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From Classroom Dreams to Tropical Reality

This past winter, biology professor Colin Orians and 16 students ventured through the Costa Rican jungle. Drenched in sweat, they had the time of their lives testing hypotheses and getting their hands dirty in the field.

Orians teaches Tropical Ecology and Conservation, a course focused on the unique biology of tropical plants and animals and how human actions affect them. Students spend the semester thinking deeply about unanswered questions: What are the feeding patterns of butterflies? Which plants attract male orchid bees? They then develop a hypothesis and design an experiment to test it. The semester ends with a 16-day research trip to Costa Rica during which they complete their projects.

Student photos from the Costa Rican research trip

Perspiration Preparation

After five days of research at the La Selva Biological Station, a premiere tropical research station, the trip quickly leaves the comforts of civilization behind when the group heads to the Sirena Biological Station within Corcovado National Park, a location so remote it’s accessible only by motorboat.

“The wildness, the smells, the intensity, the heat and humidity, it just takes the experience to another level,” reflects Orians. Here, students are true scientists in the field. “For me, one of the most rewarding aspects of teaching this course is watching the students mature as scientists. As they struggle to find a research topic, design an experiment, and face unforeseen challenges inherent in field research, they’re often pushed beyond their comfort zone—in a good way.”

Quick Thinking

Biology and environmental studies major Rebecca Czaja, A15, and her research partner, biology Ph.D. student Kelsey Graham, AG15, intended to study the feeding habits of hummingbirds. The pair thought they had cleared the biggest hurdle when all of their fragile glass feeders arrived unharmed from Medford. But after failing to attract a single bird, the pair learned from a local hummingbird expert that at that time of year food is so plentiful that hummingbirds rarely visit feeders. Some quick thinking, flexibility, and willingness to ford a river twice a day allowed the pair instead to study the effect of temperature on hummingbird activity rates. (They crossed the river to reach their prime research spot, where flowering plants grew.)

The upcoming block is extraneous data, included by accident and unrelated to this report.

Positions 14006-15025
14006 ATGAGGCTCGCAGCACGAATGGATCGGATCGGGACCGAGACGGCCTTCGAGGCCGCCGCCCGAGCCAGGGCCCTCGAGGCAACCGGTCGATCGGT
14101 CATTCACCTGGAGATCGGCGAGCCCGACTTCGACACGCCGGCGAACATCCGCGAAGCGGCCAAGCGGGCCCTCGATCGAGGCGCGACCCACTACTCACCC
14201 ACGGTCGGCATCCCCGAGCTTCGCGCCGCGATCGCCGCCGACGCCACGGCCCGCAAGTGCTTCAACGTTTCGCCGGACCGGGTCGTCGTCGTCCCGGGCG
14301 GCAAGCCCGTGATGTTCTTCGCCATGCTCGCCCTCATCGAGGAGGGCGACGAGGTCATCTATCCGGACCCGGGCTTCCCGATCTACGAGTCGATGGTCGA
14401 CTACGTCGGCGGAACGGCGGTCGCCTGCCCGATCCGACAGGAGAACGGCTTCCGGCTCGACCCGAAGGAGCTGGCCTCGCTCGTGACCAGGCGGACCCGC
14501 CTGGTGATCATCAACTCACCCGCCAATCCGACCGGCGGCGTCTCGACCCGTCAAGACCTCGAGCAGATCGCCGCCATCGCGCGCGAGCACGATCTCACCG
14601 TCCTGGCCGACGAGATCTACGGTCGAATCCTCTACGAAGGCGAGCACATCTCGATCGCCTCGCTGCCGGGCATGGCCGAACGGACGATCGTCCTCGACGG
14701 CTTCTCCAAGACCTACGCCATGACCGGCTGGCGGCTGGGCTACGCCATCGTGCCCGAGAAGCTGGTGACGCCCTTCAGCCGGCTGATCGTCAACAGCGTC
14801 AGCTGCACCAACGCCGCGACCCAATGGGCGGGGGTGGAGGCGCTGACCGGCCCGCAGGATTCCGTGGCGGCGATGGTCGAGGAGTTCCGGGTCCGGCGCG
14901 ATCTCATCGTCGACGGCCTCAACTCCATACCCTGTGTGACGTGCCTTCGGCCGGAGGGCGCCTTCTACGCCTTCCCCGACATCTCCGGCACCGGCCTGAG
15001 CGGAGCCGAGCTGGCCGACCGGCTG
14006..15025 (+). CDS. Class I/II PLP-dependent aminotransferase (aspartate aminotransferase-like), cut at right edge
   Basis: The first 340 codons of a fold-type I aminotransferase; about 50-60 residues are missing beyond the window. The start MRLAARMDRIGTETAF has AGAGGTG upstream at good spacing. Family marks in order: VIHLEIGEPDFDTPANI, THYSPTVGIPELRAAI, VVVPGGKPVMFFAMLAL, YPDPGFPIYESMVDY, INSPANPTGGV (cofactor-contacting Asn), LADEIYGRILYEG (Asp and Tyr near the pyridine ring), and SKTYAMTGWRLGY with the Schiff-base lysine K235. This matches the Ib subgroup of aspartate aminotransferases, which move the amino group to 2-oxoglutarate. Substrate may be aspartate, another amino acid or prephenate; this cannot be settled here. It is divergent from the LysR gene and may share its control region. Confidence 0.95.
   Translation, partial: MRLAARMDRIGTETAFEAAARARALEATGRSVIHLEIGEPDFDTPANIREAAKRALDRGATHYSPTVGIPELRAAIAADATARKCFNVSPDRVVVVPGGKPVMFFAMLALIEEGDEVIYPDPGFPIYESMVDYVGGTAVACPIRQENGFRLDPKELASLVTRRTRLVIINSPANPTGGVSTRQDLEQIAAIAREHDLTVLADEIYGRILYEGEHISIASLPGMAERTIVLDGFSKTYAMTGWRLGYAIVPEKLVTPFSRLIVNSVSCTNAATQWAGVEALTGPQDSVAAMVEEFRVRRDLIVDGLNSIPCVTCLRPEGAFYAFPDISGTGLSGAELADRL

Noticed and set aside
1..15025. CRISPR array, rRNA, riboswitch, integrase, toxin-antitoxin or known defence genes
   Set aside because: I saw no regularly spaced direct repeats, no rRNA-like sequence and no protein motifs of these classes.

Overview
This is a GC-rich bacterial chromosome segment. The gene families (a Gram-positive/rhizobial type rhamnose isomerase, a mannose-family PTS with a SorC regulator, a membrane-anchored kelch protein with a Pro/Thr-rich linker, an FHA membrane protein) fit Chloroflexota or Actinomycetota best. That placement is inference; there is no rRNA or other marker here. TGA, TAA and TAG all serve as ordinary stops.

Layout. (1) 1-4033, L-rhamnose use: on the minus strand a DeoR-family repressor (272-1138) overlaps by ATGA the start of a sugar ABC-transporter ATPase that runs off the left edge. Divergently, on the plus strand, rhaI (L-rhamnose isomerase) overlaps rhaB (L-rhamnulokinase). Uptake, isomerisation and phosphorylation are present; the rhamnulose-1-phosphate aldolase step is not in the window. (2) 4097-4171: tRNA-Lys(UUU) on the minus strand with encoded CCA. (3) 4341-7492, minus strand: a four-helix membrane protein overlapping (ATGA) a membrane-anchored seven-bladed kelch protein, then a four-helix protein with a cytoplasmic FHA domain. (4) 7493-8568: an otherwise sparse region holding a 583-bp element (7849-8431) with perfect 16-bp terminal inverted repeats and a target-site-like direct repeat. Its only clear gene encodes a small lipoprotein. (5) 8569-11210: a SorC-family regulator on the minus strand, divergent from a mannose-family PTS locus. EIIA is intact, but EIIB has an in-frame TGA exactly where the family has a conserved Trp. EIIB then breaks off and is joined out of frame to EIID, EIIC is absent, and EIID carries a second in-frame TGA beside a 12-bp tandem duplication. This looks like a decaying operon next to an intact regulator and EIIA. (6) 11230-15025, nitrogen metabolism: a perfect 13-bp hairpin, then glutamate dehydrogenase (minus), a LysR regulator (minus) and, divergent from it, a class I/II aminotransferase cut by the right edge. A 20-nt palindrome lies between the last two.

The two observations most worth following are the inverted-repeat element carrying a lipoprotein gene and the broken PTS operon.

Valerie Cleland, A15, an environmental science and international relations major, was captivated by the biodiversity of Costa Rica and inspired by the local leaders at the forefront of conservation efforts.

“We went on night walks, woke up at 4 a.m. to see bull sharks and crocodiles swimming up the Sirena River, and followed puma tracks through the forest,” she says. “The project I was working on involved interviewing local Costa Ricans who live among and care for the country’s natural resources. I feel incredibly lucky to have had that opportunity of a lifetime to study conservation right there where it’s happening.”

All-Access Pass

While the hands-on experience is invaluable, it does have a price. Orians and his students are grateful to the anonymous donor whose International Research Fund covered almost all of this past trip’s expenses. For each of his previous trips, Orians had to cobble together funding and students were responsible for covering airfare and some portion of in-country costs out-of-pocket.

“I tried to make it accessible to everyone, but I’m sure there have been students who didn’t even bother to apply for the class due to the cost,” says Orians. Being able to rely on the International Research Fund allowed Orians to focus fully on curriculum instead of on financing. “Students learn so much from on-the-ground, hands-on training in any field. Allowing them to engage with faculty on site creates a learning opportunity that’s uncommon and really precious.”